Following its catastrophic failure with Myspace, News Corporation is preparing to dive back into the social networking game through an expansion of The Wall Street Journal website.
At an investor day in New York, Lex Fenwick, CEO of Dow Jones, outlined the company’s plans to transform the Wall Street Journal into a ‘platform’ where users could do more than simply read the news.
“If you build applications and become a platform, it does lots of magical things that help us,” he said. “It increases the customer stickiness and it means the customer spends longer on the site then he or she previously was. It allows targeted advertising as you start to understand more about your customer, what their interests are and what they may care about.”
The focal point of this expansion is a new feature called WSJ Profile. Each user will be able to set up an account and fill out what is essentially a digital version of their resume. A mock-up shown during the presentation – which could well be the final version – shows space for contact information, work experience, a short bio and educational achievements.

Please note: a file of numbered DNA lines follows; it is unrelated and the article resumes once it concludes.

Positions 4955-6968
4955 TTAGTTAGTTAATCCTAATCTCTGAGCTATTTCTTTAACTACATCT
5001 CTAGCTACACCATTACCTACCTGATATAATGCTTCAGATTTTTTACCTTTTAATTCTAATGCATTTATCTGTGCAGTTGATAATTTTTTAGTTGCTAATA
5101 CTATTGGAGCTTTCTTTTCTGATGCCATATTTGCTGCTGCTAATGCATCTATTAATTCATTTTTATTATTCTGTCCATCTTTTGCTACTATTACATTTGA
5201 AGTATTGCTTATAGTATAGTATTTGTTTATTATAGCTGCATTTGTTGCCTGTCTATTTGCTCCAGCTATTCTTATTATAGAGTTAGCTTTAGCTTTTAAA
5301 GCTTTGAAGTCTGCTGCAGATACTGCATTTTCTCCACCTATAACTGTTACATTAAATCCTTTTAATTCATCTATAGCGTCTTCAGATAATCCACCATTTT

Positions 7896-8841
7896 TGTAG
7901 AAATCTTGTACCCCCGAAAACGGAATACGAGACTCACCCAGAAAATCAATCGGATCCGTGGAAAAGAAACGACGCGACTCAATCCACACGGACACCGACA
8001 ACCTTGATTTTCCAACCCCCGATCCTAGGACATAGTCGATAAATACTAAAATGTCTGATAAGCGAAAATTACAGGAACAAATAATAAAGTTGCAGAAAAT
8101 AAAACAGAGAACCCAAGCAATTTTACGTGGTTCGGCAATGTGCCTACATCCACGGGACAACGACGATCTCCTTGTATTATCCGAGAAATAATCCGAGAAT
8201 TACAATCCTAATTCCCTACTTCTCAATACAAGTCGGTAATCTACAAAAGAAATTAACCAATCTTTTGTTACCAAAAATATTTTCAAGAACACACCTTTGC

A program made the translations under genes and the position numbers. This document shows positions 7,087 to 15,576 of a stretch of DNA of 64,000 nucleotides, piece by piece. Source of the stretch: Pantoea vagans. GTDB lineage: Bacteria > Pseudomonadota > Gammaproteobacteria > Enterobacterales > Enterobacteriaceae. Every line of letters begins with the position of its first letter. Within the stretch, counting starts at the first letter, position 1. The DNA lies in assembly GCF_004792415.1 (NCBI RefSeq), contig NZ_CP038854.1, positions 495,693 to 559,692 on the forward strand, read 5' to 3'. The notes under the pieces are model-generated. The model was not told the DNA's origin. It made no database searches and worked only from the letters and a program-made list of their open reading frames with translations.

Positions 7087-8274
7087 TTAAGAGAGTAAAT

It looks awfully similar to LinkedIn, which is perhaps not surprising given The Wall Street Journal’s business-focused readership.
It’s also worth noting that this isn’t just a revamped account system for avid The Wall Street Journal readers, however. The image shows a private messaging service, as well as areas where users can upload their own research, portfolio and blog posts.
“We will be able to build a network of like-minded people around the world, into a community,” Fenwick added.
WSJ Profile will launch in the next couple of weeks, although the Dow Jones CEO didn’t specify whether this will be a gradual roll-out or full international release.
It will be a huge shift for The Wall Street Journal and has the potential to give the company a wealth of data about its users. This information could help News Corporation to deliver better targeted adverts, thereby increasing the click-through rate from its users and commanding higher advertising rates from its advertisers.
It will need to handle the social network a little better than Myspace, however, which it eventually sold to Specific Media in June 2011 for $35 million. A far cry from the $580 million it originally acquired it for.
Combined with its online subscription, The Wall Street Journal is taking a two-pronged approach to a sustainable monetization model. Whether it can compete with LinkedIn, however, and offer an experience readers will actually want to use is another problem entirely.
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